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Islamabad in quandary over IMF bailout deal

Pakistan may have to cut its defence budget by up 30 per cent in the next four years under tough conditions imposed by the International Monetary Fund.
Female peasants hold sickles as they protest against the escalating food crisis in Karachi.
Female peasants hold sickles as they protest against the escalating food crisis in Karachi.

ISLAMABAD // Pakistan's embattled government faces growing domestic anger over the country's economic crisis amid speculation that a bailout by the International Monetary Fund could lead to big cuts, including in defence spending.

With Pakistan, a key US ally, facing bankruptcy and with the stock market and rupee plummeting, the IMF revealed last week that Islamabad had sought politically unpopular financial assistance to cover a shortfall of US$4 billion (Dh15bn). But Pakistan may have to cut its defence budget by 30 per cent in the next four years under tough conditions imposed by the IMF, according to local newspaper reports, a move that would anger the military, which holds considerable sway in the country.

Ahmad Mukhtar, the defence minister, said he did not think such a cut would be "possible", but added that the defence sector was already facing a financial crunch because of the precarious economic situation. Cuts would also alarm the United States and other western allies, which regard the Pakistani military as central to shoring up Islamabad's wavering commitment to the "war on terrorism". "This is very unfortunate that we are again in need of IMF's financial support. We are in a weak bargaining position," said Salman Shah, the head of the finance ministry under the government of Pervez Musharraf, the former president and army chief.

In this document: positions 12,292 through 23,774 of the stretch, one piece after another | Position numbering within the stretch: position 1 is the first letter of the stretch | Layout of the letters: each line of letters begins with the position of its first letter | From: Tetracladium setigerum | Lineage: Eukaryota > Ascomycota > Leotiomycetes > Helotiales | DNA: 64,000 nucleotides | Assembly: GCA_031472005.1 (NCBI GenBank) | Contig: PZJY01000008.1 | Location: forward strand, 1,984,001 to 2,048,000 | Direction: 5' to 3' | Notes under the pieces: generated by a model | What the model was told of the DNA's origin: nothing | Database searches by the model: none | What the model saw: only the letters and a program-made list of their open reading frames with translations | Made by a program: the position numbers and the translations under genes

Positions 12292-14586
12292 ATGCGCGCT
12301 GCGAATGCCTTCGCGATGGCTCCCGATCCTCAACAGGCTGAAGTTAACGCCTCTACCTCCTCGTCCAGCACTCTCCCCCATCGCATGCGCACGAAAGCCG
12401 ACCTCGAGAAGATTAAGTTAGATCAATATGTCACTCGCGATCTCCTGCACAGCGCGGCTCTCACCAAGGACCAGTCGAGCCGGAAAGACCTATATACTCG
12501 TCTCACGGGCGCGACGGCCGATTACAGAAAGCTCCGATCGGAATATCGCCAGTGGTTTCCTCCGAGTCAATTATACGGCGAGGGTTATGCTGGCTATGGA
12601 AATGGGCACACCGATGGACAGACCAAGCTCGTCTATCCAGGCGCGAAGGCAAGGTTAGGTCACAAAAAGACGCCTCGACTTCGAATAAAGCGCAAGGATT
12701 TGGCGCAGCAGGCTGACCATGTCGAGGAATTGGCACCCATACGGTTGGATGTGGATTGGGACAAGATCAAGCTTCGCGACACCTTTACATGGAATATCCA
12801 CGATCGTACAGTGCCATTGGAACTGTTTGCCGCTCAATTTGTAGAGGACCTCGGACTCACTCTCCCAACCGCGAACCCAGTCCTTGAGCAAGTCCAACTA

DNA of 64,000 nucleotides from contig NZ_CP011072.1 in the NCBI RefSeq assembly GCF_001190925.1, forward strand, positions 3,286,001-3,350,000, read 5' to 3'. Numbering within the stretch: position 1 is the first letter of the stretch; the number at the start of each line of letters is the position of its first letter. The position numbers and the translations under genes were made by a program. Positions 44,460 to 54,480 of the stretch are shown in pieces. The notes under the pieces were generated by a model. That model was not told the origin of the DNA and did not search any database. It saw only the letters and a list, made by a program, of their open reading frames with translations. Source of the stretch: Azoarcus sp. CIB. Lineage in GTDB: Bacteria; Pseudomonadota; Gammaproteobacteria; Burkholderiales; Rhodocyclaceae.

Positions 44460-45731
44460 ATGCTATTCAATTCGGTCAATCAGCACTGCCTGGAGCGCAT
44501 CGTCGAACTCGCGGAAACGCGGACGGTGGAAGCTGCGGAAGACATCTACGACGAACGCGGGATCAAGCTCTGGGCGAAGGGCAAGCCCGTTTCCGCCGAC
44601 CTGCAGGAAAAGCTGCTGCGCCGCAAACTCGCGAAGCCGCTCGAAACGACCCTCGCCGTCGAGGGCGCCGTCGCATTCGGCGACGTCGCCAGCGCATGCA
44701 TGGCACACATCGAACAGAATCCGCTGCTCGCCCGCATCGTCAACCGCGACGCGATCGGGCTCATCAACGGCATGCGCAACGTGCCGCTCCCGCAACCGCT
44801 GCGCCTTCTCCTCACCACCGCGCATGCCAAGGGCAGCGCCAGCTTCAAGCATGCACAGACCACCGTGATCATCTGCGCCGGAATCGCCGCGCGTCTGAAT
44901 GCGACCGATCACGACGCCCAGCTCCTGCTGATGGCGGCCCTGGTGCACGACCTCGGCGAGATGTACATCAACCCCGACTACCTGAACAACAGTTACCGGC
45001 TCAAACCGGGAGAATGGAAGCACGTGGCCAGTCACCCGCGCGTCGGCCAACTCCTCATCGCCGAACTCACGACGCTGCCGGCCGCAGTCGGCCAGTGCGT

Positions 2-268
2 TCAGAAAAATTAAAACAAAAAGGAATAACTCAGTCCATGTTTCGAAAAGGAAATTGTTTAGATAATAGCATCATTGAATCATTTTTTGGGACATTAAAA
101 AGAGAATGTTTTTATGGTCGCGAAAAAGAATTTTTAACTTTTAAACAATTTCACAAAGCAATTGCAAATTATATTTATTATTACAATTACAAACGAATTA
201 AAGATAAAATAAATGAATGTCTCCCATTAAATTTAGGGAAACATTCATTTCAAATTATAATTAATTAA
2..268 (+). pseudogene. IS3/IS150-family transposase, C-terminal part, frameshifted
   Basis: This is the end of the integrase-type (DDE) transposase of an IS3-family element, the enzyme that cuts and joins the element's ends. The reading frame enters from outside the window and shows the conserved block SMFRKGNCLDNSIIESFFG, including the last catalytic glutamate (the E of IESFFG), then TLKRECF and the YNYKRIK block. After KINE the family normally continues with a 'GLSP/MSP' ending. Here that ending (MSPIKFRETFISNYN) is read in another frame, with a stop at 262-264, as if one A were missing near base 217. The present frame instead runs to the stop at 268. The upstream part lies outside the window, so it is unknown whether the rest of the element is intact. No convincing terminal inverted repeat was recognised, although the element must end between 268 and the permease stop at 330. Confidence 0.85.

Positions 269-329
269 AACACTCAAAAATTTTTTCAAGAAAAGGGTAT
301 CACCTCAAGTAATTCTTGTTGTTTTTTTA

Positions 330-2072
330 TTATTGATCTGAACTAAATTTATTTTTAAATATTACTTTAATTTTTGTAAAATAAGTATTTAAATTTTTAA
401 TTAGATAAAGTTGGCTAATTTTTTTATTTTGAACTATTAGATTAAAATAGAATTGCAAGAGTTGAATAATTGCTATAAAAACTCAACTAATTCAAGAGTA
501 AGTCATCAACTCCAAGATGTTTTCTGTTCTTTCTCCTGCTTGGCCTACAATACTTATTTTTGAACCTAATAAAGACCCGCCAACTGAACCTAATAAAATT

Under previous IMF aid schemes to Pakistan, which ended only in 2004, tough spending cuts and tax hikes accompanied the economic aid, but the military budget was sacrosanct. The military has ruled the country for more than half of its existence, most recently under Mr Musharraf, and maintains a crucial behind-the-scenes role in its politics. Mr Musharraf resigned in August to avoid impeachment. His government oversaw years of growth, but handed down latent economic problems that the new government, led by the Pakistan People's Party, has failed to tackle.

"The government needs a very strong negotiating team because the IMF is known for putting up very tough conditions for loans," Mr Shah said. The economic meltdown has compounded the crisis over Pakistan's battle with al Qa'eda and Taliban militants based along the Afghan border, culminating in September's attack on the Islamabad Marriott Hotel. In a sign that the government is also losing support on this issue, a unanimous parliamentary resolution on Wednesday called for an "urgent review" of Islamabad's co-operation with Washington. Khurshid Ahmad, head of the Institute of Policy Studies in Islamabad, said Pakistan's continuing support for the "war on terrorism" had harmed the economy.

"Unless you come out of the so-called war on terror, the economic conditions will not improve," said Mr Ahmad, who is also a senator for Jamat-i-Islami, an Islamist political party. "I am deeply concerned over Pakistan's decision to approach the IMF. It is a development injurious to future growth and development of the country," he said. Shaukat Tarin, a Pakistani finance chief, has said the country needs up to $5bn to avoid defaulting on its foreign debts. Mr Tarin insisted that, despite the IMF's comments, Pakistan had not yet formally applied for its help. But IMF officials have said it could require between $10bn and $15bn over the next two years.

Meanwhile, appeals for aid by Asif Ali Zardari, the president, to China, Saudi Arabia and the United States have all come up with nothing. Analysts said Pakistan's largely impoverished 170 million inhabitants would bear the brunt of financial cuts under an IMF package. Pakistanis are already suffering from inflation of nearly 30 per cent on food and other essentials. A slump in the rupee's value against the US dollar of about the same amount has made imports, on which the country depends, more expensive. The IMF said Pakistan only had enough foreign currency reserves to cover six weeks of imports. "It will be hard to come up with the conditions of IMF because it will cause complications to the masses," said Mirza Ikhtiar Baig, a leading economist.

Mr Ahmad, the senator, said Pakistan's leaders should themselves bring foreign currency back to the country to try to avoid dependence on the IMF. "All politicians who have money in foreign banks, right from President Asif Ali Zardari, should forthwith bring it back," he said. * The National

Updated: October 25, 2008 04:00 AM

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